It was a cold, wet and windy spring day. I had a meeting with a bank advisor about my RSP and things like that and had to drive a little ways through traffic to her office.

I’d operated earlier and was feeling a little tired, and when I’m tired, like most people, I get easily chilled. There’s also a feeling of hyper-stimulation after hours of surgery that for example used to keep me up for several hours after late night surgery for hand trauma. During the daytime, it may leave me feeling a little on edge. So I wanted something warm and a bit of a pick-me-up but calming at the same time. As I often do during the winter, I made myself a thermos of tea. My go-to is a black tea grown in China called Keemun. I  drank a little on the way while driving and immediately felt better.

I came into her office and we sat down at a smallish round table. She walked over to her desk and asked if wanted coffee, or maybe something else  to drink. She’s a very bright, cheerful, fit, modern and cultured Asian woman in about her early to mid 40s. I said no thank you to her offer of a drink and, pointing to my thermos, I offered her some of my tea. She said, “It’s probably really good for you; full of anti-oxidants”. I said something like, “People have been drinking tea and discussing its benefits for thousands of years. The biochemistry is  kinda late news”, and we both laughed.

What I was trying to say is the anti-oxidant science is maybe of some interest, but to me, it doesn’t have the gravitas of  the ancient wisdom. Sometimes we don’t need to wait for the “scientific proof”

I quit drinking coffee in the morning for a little while during medical school.   I think that lasted about 8 months. I do love my morning coffee. But I have always enjoyed the gentle stimulant effect of tea and can drink it much later in the day without it upsetting my sleep cycle.

“The effect provided by tea is like being gently encouraged to do something by a loving grandmother, while coffee is like being kicked in the butt by a military officer.”

-Kris Gunnars BSc in a very good piece on Healthline (here):

the other hand, if you are, or are around someone who happens to be, familiar with  chemistry,  this might also be of interest you::

When I was growing up, tea pretty much was a “Red Rose” tea bag steeped  for three to five minutes yielding an orange coloured liquid high in tannins astringent to the palate and tasting quite bitter. Most people sweetened it with sugar and added either milk or, less commonly, lemon. It was marketed as  “Orange pekoe” but I now know was anything but FTTGFOP (Finest tippy Golden Flower Orange Pekoe) but instead is mainly the powder and crumbs left from the leaves, basically the the bottom of the barrel, put in tea bags.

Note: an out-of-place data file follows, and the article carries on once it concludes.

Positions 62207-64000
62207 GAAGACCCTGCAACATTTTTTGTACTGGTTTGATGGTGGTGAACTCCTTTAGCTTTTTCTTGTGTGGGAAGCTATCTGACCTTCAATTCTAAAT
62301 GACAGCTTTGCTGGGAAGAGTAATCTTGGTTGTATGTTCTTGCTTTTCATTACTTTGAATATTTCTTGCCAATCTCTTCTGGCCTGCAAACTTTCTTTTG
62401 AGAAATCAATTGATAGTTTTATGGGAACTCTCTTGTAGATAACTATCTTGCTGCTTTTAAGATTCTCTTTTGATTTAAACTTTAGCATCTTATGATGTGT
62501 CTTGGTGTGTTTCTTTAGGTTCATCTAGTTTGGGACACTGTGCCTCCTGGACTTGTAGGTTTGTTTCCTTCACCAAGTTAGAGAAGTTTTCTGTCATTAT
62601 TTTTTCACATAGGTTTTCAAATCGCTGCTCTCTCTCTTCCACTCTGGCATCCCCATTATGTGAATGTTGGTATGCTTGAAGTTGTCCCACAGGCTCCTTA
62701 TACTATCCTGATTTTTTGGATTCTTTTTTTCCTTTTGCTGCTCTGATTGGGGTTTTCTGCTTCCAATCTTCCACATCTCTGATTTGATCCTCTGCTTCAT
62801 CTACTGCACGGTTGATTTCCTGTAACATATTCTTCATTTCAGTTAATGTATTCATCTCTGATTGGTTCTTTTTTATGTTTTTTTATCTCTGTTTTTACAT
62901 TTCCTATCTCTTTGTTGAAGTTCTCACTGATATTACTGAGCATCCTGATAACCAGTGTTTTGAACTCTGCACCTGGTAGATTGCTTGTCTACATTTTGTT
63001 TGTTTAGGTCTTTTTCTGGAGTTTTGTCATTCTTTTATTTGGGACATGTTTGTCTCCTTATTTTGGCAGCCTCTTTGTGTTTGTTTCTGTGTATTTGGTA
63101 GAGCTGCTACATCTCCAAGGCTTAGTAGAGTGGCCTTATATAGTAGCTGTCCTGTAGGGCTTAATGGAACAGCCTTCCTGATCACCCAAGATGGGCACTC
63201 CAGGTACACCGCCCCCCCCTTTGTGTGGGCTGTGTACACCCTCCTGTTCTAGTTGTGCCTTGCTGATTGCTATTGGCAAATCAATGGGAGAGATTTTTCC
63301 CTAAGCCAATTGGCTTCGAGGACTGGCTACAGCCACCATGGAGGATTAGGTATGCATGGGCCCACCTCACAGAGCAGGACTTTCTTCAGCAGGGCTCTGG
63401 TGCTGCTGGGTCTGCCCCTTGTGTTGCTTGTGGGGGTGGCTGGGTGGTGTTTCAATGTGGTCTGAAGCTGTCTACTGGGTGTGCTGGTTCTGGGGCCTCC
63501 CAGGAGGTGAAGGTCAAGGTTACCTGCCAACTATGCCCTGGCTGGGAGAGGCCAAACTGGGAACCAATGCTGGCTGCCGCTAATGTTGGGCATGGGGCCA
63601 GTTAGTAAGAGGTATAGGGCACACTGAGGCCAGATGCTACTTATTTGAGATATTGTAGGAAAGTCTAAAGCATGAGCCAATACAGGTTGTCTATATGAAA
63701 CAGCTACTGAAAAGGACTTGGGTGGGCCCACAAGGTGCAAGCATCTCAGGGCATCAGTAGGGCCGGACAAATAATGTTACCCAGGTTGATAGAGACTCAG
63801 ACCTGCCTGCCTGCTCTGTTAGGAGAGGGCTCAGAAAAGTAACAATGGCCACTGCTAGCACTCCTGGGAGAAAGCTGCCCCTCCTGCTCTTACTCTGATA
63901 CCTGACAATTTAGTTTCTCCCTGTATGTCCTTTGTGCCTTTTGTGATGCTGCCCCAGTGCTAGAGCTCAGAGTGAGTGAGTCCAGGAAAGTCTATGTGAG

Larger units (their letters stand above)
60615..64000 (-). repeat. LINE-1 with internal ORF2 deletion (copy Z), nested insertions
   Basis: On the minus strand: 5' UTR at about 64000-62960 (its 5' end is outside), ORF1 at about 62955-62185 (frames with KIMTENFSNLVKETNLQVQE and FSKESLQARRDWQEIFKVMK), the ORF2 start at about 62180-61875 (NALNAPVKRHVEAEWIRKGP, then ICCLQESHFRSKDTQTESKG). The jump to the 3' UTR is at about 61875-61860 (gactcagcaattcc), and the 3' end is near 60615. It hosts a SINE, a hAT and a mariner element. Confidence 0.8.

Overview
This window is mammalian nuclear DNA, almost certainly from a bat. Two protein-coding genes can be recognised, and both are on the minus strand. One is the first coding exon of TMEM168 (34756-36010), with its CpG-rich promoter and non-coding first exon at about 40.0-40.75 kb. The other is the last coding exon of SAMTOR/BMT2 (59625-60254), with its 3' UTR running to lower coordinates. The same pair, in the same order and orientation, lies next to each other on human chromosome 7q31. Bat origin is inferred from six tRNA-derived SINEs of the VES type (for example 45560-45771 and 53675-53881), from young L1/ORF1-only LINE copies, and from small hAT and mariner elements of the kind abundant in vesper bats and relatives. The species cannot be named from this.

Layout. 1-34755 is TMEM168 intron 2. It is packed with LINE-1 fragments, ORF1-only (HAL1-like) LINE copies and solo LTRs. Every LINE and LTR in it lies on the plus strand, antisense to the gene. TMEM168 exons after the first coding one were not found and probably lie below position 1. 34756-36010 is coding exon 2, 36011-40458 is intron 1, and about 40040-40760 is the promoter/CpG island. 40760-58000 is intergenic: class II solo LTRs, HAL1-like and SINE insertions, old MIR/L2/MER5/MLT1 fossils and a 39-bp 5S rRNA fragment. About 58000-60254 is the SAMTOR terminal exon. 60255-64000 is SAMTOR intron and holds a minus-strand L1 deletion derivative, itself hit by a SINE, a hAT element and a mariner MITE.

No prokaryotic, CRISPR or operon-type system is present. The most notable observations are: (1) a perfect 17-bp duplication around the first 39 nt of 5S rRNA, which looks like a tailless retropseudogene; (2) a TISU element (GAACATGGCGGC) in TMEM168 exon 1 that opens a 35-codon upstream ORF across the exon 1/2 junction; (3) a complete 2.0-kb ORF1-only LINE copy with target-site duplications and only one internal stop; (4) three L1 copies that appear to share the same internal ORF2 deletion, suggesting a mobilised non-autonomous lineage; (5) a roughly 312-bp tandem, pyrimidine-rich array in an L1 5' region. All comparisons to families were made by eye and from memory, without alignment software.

“The highest grades for Western and South Asian teas are referred to as “orange pekoe”, and the lowest as “fannings” or “dust”. Pekoe tea grades are classified into various qualities, each determined by how many of the adjacent young leaves (two, one, or none) were picked along with the leaf buds. Top-quality pekoe grades consist of only the leaf buds, which are picked using the balls of the fingertips. Fingernails and mechanical tools are not used to avoid bruising.

When crushed to make bagged teas, the tea is referred to as “broken”, as in “broken orange pekoe” (“BOP”). These lower grades include fannings and dust, which are tiny remnants created in the sorting and crushing processes”


Having moved to Vancouver in 1969 I discovered Murchie’s as a teen. The original Murchie’s, (The original family no longer owns it) was in  Vancouver and Victoria  and had something profoundly different. I soon learned about Earl Grey (Darjeeling tea with oil of Bergamot), Jasmine, Russian caravan, Oolonng,  and even Lapsang Suchon ( which to me tastes a little too much like  a pinewood campfire, and many others.

A few years ago, I discovered a gem on Vancouver Island, The Westholme Tea Farm.

Located in the Cowichan Valley, between Chemainus and Duncan is a place I visit whenever I have a chance. It is the first commercial tea farm in Canada, and when I tell people about it, they are incredulous. Tea farming? Here?

This is a long term project and a labour of love. Victor and Margaret have something there that is so cultivated, so beautiful and so peaceful I think it is a must see for anyone. They sell their own teas which are grown on a small scale and they also sell excellent teas from all over, the best I have ever tasted. Margaret is also a potter and her ceramics are exquisite.


I highly recommend a visit if you find yourself on the mid island.

As I write this, it is again a rainy, windy, chilly spring day. I started the day with a delicious cup of coffee (more on that some other time, perhaps). But it’s mid afternoon and I am enjoying a pot of Keemun Mao Feng, tea I purchased at the westhome tea farm.

Keemun (simplified Chinesetraditional Chinesepinyin: qímén hóngchá; Jyutping: kei4mun4 hung4cha4; literally: ‘Qimen red tea’) is a famous Chinese black tea. First produced in the late 19th century, it quickly became popular in the West and is still used for a number of classic blends. It is a light tea with characteristic stone fruit and slightly smoky notes in the aroma and a gentle, malty, non-astringent taste reminiscent of unsweetened cocoa. Top varieties have orchid-like fragrance and additional floral notes in the flavor.

“Among the many varieties of Keemun perhaps the most well-known is Keemun Mao Feng (祁門毛峰). Harvested earlier than others, and containing leafsets of two leaves and a bud, it is lighter and sweeter than other Keemun teas. Another high grade variety, containing mostly leaves and stronger than others, is the Keemun Hao Ya (祁門毫芽).”

There is something remarkably peaceful about sipping a cup of tea, alone, or in company.

Dr. Gelfant’s Living Beautifully Blog

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